Day 6 sees quite a long drive on the road from Naracoorte all the way back to Adelaide. Last time we did it, we did a detour into Victor Harbour. But likewise, it would seem that we haven’t yet had the motivation to explore the Murray River region thus far, which I hope, we would pay a visit next time.
As usual, I shall start off with a map of our day:
After a quick drive, we arrived into Keith, a small town. Not picturesque in its own term, it is quite a pleasant place to work into. We ran into polices having a cup of tea (probably coffee) while chatting among themselves, and families just strolling down the streets.
For travellers, free tea and coffee is served in the tourist centre, which is also a café. There are lots of tourist information about not only surrounding areas but the whole South Australia. We got lots of pamphlets for our next trip to South Australia, where we would most likely return!
We kept going, as the afternoon is slightly more interesting – wine tasting in Adelaide Hills. We have been to Adelaide Hills before in this trip, when we visited its German town of Hahndorf. We arrived into Tailem Band for lunch.
Tailem Band was not hugely exciting, either. This town is very small, with only a population 1000 men strong. We stopped by the city’s hotel for lunch. We did not get pictures for our lunch options, either, again because it was not too exciting. We had deep-fried seafood most probably – that was what was the more exciting options on the menu as I recall.
We got a tad bit excited as we left Tailem Band, partly because we were then 100 km away from Adelaide, one of our favourite cities in the world, but also for the wine-tasting experiences that were to come, though we were slightly disappointed at the rather commercial nature of the region.
Adelaide Hills produced very good wine, there is no doubt about that. I have had the pleasure of drinking some myself in the past. Wineries in Adelaide Hills were fairly spread out in the region, making travelling from one winery to another quite a tedious one sometimes, especially some roads were unpaved. Also, for most of the wineries we have been to (in the south side of Adelaide Hills), they charge a fair amount for tasting, which would be refunded if we make purchases – we did not like the idea of that, not that we mucked around and would not buy anything in the end, but we wanted to buy wine because we liked the wine, not because we spent $20 ($5 per person, usually) and we wanted that back.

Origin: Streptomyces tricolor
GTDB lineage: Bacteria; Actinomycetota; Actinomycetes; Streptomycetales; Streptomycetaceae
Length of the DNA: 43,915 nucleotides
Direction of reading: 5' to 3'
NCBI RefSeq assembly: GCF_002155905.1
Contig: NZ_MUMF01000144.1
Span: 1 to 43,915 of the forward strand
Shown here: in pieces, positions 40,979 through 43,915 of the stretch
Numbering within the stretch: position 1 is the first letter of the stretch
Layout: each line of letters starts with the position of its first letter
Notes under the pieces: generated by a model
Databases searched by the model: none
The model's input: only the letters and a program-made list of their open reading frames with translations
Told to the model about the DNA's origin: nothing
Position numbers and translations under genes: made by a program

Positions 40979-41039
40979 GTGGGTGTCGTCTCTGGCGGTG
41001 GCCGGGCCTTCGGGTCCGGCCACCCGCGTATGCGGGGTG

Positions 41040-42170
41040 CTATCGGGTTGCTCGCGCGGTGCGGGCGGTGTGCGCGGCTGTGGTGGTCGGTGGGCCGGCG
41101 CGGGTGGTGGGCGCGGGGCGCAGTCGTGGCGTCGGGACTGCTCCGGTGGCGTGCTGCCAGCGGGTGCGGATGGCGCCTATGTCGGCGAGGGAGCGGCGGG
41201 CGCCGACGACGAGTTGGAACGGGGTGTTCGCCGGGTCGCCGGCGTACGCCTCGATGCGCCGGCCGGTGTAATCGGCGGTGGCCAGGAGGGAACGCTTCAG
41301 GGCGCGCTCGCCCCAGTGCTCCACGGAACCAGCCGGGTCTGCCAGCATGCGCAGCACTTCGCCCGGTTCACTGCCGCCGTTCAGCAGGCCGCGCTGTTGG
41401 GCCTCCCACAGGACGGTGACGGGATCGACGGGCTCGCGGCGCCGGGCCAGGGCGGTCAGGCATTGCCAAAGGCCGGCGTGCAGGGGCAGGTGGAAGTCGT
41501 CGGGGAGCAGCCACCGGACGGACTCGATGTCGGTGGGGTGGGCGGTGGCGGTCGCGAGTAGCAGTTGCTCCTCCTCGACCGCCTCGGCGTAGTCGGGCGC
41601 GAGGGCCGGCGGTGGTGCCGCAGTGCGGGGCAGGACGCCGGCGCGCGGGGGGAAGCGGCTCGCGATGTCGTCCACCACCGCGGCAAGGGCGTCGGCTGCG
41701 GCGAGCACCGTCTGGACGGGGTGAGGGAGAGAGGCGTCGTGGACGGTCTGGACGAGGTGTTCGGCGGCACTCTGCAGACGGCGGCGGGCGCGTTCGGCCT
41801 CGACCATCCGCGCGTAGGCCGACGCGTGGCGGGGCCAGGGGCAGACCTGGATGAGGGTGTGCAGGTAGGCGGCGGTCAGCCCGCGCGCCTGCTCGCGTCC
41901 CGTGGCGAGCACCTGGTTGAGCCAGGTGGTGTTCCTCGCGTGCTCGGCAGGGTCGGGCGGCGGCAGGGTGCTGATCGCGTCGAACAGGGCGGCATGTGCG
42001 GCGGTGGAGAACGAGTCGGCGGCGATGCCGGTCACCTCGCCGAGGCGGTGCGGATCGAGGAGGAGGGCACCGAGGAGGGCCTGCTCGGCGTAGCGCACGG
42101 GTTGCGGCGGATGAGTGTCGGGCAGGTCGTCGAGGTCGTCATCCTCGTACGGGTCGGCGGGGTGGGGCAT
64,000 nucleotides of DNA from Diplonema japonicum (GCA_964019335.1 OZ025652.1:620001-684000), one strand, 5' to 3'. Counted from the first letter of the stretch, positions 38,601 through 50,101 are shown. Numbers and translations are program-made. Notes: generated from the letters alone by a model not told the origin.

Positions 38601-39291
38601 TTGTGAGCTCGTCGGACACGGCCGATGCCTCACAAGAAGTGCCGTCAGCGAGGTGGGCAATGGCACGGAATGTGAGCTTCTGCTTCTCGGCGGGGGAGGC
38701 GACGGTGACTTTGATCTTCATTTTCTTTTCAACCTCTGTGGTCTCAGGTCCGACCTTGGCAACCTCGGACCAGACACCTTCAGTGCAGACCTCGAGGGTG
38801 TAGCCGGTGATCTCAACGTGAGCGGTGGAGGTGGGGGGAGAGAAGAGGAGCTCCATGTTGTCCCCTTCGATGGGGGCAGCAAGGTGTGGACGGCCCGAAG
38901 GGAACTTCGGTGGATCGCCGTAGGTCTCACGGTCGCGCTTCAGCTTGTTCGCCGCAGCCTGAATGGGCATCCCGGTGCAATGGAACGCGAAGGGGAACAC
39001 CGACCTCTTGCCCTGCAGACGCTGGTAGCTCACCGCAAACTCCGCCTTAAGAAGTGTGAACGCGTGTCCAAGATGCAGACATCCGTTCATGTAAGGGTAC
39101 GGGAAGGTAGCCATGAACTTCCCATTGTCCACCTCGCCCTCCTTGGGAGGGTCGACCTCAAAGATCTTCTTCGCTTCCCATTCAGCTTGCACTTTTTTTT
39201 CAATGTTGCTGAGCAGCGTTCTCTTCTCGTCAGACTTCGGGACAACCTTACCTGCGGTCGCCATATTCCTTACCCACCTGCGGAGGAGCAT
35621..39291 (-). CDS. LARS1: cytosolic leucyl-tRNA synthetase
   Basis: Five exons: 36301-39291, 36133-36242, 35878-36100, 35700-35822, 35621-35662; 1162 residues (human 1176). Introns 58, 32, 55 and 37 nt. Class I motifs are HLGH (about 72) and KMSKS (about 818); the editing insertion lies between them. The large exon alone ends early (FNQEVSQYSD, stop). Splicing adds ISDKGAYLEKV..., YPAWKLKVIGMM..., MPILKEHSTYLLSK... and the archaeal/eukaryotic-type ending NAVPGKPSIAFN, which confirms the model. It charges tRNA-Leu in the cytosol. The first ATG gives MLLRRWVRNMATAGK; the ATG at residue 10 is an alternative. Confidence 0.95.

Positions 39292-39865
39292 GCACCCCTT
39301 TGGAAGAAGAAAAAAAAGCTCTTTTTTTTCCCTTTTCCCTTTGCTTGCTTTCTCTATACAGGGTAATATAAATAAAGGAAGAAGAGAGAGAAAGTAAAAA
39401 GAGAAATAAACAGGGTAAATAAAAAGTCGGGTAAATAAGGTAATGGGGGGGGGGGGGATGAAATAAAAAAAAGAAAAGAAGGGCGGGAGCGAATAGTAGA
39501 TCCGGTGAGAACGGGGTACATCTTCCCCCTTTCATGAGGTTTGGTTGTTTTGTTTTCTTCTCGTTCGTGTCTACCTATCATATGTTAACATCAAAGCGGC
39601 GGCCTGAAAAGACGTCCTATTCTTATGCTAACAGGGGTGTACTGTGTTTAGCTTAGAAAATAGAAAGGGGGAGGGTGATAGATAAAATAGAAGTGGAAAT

I did get a lovely day out, though – the nature is very nice:
Adelaide Hills is very famous for its Sauvignon Blanc white wine. It is more of a white wine region than the nearby McLaren Vale and Barossa Valley, which was a good thing for me because I am a white person. I don’t really do red. I was not disappointed with the Sauvignon Blanc I tasted at Nepenthe: it was very crisp and refreshing while not too dry in nature. I particularly liked the citrus taste of this wine. The Riesling here was not bad, but as our experiences would show, the Riesling in Clare Valley is just off-the-chart good. We had a taste of the wines:
Our host was very, very lovely in Nepenthe. He was really friendly and was really chatty. We talked about his day-to-day encounters with people in the cellar doors and travelling, which was really interesting. Although we tried quite a number of wine, the time flew by really quickly. As I said I really liked the Sauvignon Blanc so I bought it – it was not very expensive either. I remembered that it was sort of in the sub-$20 region.
For the evening, we went to see the sunset by the Glenelg Beach. Suffice to say, the sunset was very, very pretty, though the restaurant was fairly disappointing (which was probably an understatement).
We had the dinner at a causal dining place in the Oaks Plaza Pier, which was a hotel/service apartment sort of place. The food was reasonably priced but the quality was lacking to say the least.
The oysters were okay – they were not very fresh, though.
Probably a failure when your best dish is garlic bread. Sort of a yardstick we hold airlines’ food to account, too, interestingly.
I went for the beef steak fillet, which was not tender, overcooked, and impossible to cut through. I always thought you could not really go wrong with Australian beef, but I stood corrected there (well, I sat corrected?)
The only saving grace of the restaurant was a very extensive wine list and the wines were fairly reasonably priced. We ended up having two whites from Tomich: I love the names of the wine
Rhyme and Reason Pinot Grigio: very, very fruity
Wing of a Prayer Sauvignon Blanc
Slightly tipsy, I called it a day. It was a lovely day.